Police in Oamaru is keen to know of any of the cases of cheating by a person accused of bungling millions of dollars in the last 20 years.
This person is James Lindon Graham, 67, or Lin Graham; and is facing the charges of fraud and money laundering in Oamaru District Court.
According to the detective Sergeant, Mike Ryde, Mr Graham was arrested after when a complaint was received about him, luring a number of persons of huge financial earnings on the money invested with Lin.
ANZ National Bank is facing hard times by bad lending in New Zealand, and is featuring in the ANZ's financial results but is not at a loss, despite the unstable financial markets.
ANZ National, nevertheless, said that it employs 9000 people in New Zealand and contributes to 1 percent of gross domestic product.
In the nine months result, up to June 30, the bank reported a $NZ478 million profit, down 43 percent as compared to the last year; and for the local subsidiary the profit was reduced to $561m from the $960m during the previous year.
A latest feature introduced in Google Maps that allows the users to plan their trip using public transport, has provided access to Wellington's public transport information.
This has made Greater Wellington the only organization in New Zealand to have information regarding public transport included in Google Transit; thereby making Wellington is the first capital city in Australasia to use it.
It has appeared that one of the world's strongest supercomputers is being bought by the National Institute of Water & Atmospheric Research (Niwa), for the purpose of environmental forecasting.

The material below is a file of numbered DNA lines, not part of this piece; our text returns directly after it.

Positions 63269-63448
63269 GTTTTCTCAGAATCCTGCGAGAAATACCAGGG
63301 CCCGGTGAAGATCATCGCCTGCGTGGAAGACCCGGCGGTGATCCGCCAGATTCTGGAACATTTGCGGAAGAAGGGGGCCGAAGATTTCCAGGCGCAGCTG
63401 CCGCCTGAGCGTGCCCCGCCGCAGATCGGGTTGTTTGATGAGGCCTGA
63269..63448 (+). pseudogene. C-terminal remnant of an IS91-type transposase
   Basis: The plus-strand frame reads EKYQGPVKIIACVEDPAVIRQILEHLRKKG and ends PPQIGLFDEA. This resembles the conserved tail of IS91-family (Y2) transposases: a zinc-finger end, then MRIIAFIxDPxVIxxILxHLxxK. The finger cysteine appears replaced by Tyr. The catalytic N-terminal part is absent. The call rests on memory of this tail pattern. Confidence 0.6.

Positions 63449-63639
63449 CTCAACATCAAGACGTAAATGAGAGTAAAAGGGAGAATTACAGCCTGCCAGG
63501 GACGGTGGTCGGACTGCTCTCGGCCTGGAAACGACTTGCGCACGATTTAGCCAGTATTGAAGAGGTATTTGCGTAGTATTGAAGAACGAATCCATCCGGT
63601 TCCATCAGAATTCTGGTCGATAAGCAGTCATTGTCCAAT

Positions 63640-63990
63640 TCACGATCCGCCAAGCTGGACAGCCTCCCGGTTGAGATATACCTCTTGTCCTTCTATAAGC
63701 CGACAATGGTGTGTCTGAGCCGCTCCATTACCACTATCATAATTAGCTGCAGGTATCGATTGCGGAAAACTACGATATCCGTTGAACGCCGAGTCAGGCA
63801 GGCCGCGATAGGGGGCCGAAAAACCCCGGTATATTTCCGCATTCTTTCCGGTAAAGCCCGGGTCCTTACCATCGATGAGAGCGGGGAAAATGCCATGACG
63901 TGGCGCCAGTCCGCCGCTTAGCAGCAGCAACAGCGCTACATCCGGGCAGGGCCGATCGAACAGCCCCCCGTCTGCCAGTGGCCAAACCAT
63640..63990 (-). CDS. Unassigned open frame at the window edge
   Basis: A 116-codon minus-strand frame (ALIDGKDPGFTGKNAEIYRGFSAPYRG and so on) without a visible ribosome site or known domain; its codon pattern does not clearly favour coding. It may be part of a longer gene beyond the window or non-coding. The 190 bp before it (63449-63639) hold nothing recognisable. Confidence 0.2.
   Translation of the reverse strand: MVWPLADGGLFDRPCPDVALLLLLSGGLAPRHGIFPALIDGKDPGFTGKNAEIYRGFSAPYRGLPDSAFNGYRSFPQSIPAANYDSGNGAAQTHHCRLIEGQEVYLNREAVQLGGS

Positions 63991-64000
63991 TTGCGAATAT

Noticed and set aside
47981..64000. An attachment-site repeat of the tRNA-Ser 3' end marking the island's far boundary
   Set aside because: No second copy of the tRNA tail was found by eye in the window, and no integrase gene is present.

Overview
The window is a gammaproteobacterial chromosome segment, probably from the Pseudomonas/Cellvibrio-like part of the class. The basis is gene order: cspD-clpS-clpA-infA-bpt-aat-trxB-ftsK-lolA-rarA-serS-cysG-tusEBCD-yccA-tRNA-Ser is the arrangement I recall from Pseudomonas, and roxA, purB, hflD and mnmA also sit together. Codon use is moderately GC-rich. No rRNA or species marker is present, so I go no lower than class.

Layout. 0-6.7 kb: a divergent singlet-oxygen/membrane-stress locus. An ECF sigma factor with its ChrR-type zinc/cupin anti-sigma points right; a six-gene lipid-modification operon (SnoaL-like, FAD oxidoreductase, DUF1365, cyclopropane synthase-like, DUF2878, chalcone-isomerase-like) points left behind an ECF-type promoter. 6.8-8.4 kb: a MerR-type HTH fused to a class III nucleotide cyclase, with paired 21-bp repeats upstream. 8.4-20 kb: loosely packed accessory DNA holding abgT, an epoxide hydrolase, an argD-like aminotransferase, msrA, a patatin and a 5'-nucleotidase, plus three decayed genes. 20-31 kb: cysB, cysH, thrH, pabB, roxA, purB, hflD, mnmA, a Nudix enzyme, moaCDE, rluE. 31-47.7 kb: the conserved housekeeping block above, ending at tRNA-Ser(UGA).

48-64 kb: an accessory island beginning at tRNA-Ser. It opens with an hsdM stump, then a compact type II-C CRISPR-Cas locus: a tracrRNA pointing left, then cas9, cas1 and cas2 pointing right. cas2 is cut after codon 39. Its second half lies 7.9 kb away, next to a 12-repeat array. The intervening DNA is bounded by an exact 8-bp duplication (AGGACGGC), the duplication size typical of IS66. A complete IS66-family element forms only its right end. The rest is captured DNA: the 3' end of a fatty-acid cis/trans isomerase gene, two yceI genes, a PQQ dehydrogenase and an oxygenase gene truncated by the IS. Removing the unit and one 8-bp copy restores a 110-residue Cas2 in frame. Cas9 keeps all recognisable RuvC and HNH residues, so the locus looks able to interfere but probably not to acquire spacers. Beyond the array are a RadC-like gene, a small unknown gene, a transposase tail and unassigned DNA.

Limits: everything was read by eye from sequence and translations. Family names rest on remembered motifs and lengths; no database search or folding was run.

The latest IBM Power 575 supercomputer, which had been created to deal with some of the most difficult problems in energy, aerospace, weather and climate modeling fields, carries a price tag of $12.7 million, informed Niwa chief executive John Morgan.
As per the media reports, New Zealand's Prime Minister, John Key feels that only a few days as minister might be left for Rodney Hide.
In a few days, the cabinet will receive a case from the ACT leader, where he will highlight as to why he wants to step down from his role as a minister, if Maori acquires a seat on Auckland's super city council.
It will be after this that a final decision will be made, and if in case it goes against Mr Hide; then it will be his last cabinet meeting as minister.
Today, no word was spoken by Mark Bryers, the co-founder of Blue Chip at the court, as he left to his lawyer to confess his guilt to three charges. Out of these three, two were related to his failure to attend an important meeting or keep proper records for a Gulf Harbour Lodge.
Even when Bryers admitted his guilt, Blue Chip investor Tony Collingwood, who was at court today, did not appear satisfied.
He expressed, "I felt very angry and upset when I saw him - the fact that we could lose our family home."